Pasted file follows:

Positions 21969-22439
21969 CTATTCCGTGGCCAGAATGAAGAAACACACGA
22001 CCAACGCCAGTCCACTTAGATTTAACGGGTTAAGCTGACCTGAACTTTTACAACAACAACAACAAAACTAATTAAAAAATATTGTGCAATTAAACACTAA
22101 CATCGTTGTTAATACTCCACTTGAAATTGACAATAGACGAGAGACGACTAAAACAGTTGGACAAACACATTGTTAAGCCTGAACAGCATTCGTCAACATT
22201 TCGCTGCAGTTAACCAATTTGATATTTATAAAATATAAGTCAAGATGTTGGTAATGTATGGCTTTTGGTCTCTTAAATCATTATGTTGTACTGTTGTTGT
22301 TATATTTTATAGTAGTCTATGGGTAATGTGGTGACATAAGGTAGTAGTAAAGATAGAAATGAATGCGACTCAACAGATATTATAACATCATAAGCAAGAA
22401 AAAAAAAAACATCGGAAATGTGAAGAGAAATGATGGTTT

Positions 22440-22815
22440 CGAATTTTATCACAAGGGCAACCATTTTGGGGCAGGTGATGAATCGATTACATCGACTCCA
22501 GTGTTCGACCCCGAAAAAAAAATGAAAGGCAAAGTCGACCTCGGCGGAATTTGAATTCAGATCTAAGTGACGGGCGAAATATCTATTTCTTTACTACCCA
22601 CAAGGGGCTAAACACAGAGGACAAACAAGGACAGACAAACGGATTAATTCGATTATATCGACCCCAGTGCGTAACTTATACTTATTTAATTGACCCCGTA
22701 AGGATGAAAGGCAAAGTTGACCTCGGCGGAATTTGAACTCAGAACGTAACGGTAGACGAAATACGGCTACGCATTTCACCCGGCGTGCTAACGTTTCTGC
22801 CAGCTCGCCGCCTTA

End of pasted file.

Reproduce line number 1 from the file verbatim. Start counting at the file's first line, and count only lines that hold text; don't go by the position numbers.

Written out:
Positions 21969-22439